Altering Rules on Appointment to Public Posts | Day 2: Gujarat, Gauhati, Patna, RajasthanAltering Rules on Appointment to Public Posts
Today, the 5-Judge Constitution Bench led by Chief Justice D.Y. Chandrachud continued hearing a batch of petitions tagged with Tej Prakash Pathak v Rajasthan High Court. These petitions dealt with ‘changing the rules of the game’ during a selection process for a public post after the selection process was initiated.
On September 17, 2009, the Rajasthan High Court issued a notification under the Rajasthan High Court Staff Service Rules, 2002 (the Rules) for the recruitment of 13 translators. The Rules required candidates to appear for a written examination and a personal interview. However, after the completion of these two steps, then Chief Justice of the Rajasthan HC Jagadish Bhalla, decided that candidates must receive 75% or above in their examination to be selected for the post. As a result, only three of the 21 candidates were selected.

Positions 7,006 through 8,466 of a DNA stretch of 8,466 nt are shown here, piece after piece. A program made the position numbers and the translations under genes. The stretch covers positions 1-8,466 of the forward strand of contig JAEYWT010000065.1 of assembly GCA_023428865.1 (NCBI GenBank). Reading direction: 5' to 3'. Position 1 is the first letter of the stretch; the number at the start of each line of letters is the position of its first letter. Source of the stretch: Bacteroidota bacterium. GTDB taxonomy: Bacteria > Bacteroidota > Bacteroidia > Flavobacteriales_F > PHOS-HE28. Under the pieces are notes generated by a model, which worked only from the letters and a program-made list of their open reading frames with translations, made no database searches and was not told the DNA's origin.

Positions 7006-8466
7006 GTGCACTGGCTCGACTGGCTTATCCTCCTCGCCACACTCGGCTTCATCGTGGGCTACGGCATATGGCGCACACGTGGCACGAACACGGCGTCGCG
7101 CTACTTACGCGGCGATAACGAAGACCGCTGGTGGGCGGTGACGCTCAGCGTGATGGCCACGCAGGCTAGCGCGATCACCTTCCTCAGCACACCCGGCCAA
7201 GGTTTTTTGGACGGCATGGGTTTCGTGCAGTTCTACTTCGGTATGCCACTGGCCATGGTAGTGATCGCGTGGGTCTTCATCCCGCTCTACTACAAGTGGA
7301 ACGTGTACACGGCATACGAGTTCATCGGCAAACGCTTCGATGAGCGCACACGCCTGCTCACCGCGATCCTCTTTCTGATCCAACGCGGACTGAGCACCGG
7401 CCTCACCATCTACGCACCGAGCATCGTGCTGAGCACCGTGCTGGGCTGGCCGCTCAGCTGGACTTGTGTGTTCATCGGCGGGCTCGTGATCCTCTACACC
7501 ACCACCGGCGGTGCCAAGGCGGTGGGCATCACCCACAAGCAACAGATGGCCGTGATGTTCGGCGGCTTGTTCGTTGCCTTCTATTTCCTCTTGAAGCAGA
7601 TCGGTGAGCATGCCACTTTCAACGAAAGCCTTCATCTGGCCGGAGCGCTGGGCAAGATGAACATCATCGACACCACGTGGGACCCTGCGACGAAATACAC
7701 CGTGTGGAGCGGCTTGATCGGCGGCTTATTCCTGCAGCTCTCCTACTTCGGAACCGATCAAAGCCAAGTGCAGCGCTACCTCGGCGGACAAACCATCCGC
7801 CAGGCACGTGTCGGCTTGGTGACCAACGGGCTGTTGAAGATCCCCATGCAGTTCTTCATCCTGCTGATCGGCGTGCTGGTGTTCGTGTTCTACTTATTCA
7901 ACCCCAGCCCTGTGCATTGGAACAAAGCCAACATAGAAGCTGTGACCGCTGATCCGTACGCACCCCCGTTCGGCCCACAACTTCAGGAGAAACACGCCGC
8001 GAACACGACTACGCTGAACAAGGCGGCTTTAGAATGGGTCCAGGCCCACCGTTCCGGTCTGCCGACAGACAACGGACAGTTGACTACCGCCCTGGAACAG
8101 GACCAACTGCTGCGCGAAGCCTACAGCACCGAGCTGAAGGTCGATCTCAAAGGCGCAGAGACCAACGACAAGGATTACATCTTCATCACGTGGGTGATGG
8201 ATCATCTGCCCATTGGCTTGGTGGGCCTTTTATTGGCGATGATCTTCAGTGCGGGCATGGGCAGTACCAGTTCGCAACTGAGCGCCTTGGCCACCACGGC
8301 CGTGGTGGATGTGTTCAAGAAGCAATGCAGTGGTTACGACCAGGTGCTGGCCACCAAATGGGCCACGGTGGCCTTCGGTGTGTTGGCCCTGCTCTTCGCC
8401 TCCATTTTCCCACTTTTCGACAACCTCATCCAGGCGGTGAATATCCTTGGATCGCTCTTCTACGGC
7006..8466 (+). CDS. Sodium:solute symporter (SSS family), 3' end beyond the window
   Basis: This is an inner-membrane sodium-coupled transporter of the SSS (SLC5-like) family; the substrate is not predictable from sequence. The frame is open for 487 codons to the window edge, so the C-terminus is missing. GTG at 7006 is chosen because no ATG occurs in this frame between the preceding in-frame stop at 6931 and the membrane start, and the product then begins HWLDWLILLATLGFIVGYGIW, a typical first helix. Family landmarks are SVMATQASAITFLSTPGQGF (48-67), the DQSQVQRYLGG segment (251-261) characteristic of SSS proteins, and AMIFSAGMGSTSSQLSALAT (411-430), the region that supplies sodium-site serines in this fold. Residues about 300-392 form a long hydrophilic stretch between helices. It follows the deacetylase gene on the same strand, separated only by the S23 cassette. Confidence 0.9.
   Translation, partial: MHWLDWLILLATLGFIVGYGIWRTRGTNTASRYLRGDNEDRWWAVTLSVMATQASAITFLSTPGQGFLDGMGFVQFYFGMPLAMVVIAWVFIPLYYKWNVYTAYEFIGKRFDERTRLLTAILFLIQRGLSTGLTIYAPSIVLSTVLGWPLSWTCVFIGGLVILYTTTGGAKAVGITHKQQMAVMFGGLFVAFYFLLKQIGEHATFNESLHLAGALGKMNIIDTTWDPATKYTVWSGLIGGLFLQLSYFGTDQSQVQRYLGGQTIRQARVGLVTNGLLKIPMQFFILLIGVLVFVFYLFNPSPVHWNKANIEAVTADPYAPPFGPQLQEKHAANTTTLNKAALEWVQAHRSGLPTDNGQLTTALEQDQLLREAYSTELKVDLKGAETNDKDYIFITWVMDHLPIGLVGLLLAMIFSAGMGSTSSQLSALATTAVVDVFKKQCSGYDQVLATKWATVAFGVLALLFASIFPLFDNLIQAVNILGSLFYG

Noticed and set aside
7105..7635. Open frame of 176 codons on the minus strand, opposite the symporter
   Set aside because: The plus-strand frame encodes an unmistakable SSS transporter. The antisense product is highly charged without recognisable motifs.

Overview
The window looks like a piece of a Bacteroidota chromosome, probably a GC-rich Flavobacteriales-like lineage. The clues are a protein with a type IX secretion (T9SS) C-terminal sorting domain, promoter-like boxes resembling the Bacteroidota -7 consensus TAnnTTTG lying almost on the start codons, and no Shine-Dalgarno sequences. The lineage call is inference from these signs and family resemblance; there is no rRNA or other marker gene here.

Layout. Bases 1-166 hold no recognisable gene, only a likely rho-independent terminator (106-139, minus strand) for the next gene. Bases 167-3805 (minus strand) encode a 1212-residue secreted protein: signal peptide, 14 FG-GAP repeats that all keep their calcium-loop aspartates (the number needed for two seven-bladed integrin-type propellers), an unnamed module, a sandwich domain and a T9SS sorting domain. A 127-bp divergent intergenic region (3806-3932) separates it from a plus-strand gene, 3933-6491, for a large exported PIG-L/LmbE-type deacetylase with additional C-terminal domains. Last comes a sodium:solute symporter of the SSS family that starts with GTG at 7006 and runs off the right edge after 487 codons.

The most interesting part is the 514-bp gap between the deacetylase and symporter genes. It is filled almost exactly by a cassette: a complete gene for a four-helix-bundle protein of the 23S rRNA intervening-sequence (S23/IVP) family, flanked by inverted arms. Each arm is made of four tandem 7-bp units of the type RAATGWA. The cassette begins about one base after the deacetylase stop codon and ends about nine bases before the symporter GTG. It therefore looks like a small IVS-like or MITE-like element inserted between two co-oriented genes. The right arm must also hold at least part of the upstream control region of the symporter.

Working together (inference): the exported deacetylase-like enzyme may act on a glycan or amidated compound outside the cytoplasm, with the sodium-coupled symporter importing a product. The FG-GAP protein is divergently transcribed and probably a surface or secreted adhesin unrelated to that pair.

The unsuccessful candidates approached the Rajasthan High Court in 2010, and then the Supreme Court in 2011. They argued that ‘changing the rules of the game after the game was played’ was impermissible and violated their right to equality and non-discrimination under Art. 14 of the Constitution.
A 3-Judge Bench of the Supreme Court referred the case to a larger bench in 2011. The Order stated that the larger bench must clarify what rules can and cannot be changed during the recruitment process for public posts.
A 5-Judge Constitution Bench led by Justice Indira Banerjee heard the case in August 2022 and listed it for arguments in September 2022. However, the bench decided to adjourn the case to a later date because of the retirements of Justices Banerjee and Hemanth Gupta.
Similar other cases relating to public appointments from six other states were tagged together to this case and were assigned to a Constitution Bench.
On June 26 2023, this batch of petitions was assigned to a new 5-Judge Constitution Bench. The new Bench consists of Chief Justice D.Y. Chandrachud, Justice Hrishikesh Roy, P.S. Narasimha, Pankaj Mithal and Manoj Misra. The Bench began hearing the petitions on July 12, 2023.